Sunday, October 9, 2011

Pain is a Good Teacher

I was brought up in a family with Anglo values; we children were encouraged to be brave and ignore minor aches and pains. I now believe that, except for endurance athletes and soldiers on the battlefield, this is not good advice. Pain is your nervous system telling you that something may be wrong.

People who are serious about fitness become connoisseurs of pain. There is the muscle soreness that lets you know that you’re actually challenging the muscle and making it stronger; there are the nasty little twinges when you’re pulled a tendon a little too much; the more ominous, raw sensation of a sprain; and so on. Noticing these and applying a remedy if it is needed are part of treating your body with respect. Sore muscles can be stretched or massaged with a foam roller. Pulled tendons and sprains can be treated with heat and ice.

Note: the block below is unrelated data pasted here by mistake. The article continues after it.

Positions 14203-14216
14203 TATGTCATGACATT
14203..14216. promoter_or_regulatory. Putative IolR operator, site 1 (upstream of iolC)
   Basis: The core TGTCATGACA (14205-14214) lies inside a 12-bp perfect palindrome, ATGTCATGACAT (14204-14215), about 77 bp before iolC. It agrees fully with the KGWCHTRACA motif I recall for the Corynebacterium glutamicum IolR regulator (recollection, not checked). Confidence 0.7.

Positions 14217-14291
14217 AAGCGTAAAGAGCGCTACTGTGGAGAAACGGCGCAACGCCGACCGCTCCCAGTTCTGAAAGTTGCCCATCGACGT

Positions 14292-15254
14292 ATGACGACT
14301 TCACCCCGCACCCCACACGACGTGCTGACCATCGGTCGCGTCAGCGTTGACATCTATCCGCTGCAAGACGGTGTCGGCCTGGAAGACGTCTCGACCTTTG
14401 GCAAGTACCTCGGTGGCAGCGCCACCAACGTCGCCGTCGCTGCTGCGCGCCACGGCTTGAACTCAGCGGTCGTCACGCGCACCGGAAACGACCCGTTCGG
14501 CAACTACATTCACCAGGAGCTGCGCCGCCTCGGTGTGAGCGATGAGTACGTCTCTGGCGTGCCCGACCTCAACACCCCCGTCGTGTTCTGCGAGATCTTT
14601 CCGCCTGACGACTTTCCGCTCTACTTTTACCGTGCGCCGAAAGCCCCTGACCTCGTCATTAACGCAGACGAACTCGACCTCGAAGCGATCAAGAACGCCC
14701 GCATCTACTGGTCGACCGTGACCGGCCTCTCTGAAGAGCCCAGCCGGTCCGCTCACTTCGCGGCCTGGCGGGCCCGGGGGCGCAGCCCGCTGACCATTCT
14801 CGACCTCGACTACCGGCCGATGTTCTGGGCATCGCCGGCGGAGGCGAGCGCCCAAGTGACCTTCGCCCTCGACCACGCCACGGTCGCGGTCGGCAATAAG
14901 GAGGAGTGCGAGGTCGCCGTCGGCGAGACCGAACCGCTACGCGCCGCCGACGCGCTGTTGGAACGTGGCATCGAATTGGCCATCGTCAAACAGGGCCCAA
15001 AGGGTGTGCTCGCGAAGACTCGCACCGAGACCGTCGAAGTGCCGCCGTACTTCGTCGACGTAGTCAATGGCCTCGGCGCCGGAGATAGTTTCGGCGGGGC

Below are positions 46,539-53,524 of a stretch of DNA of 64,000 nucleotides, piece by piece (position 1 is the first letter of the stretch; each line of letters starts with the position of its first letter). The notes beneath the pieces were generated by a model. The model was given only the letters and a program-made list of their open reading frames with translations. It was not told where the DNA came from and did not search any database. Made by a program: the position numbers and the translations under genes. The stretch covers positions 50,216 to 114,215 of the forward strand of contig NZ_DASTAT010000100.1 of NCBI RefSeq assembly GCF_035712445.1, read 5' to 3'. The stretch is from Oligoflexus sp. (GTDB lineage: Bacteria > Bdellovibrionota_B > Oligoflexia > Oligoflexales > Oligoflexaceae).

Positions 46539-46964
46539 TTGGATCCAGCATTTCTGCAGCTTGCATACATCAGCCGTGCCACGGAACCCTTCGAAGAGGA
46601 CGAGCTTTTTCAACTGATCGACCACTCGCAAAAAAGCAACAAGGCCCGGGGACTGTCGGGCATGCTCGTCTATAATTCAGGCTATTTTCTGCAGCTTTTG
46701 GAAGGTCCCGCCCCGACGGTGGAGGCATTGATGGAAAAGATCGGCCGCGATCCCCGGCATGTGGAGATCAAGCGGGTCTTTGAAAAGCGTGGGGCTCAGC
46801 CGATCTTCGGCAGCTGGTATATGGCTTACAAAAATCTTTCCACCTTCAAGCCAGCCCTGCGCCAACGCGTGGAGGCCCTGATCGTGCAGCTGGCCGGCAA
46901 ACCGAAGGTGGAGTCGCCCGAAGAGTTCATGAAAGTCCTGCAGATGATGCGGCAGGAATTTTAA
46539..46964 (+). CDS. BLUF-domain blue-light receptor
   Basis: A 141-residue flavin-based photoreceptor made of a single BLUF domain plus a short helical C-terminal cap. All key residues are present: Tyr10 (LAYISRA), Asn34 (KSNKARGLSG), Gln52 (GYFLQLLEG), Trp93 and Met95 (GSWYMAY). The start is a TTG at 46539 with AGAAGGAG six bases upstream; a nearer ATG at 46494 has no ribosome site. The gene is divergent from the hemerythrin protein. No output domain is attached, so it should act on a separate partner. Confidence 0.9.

When a little pain is ignored it can turn into a serious problem. I have thin skin, literally; the corneas of my eyes are thin too. In winter I will often get a little cut or nick on my hand. If I put a band-aid and antiseptic on it right away, it heals quickly. If I don’t, it will turn into a persistent sore painful enough to keep me awake at night. When I was about thirty I used to get a creepy little pain in my lower back, no big deal; I never went to a doctor about it. I now believe that this was when my reproductive system was beginning to self-destruct.

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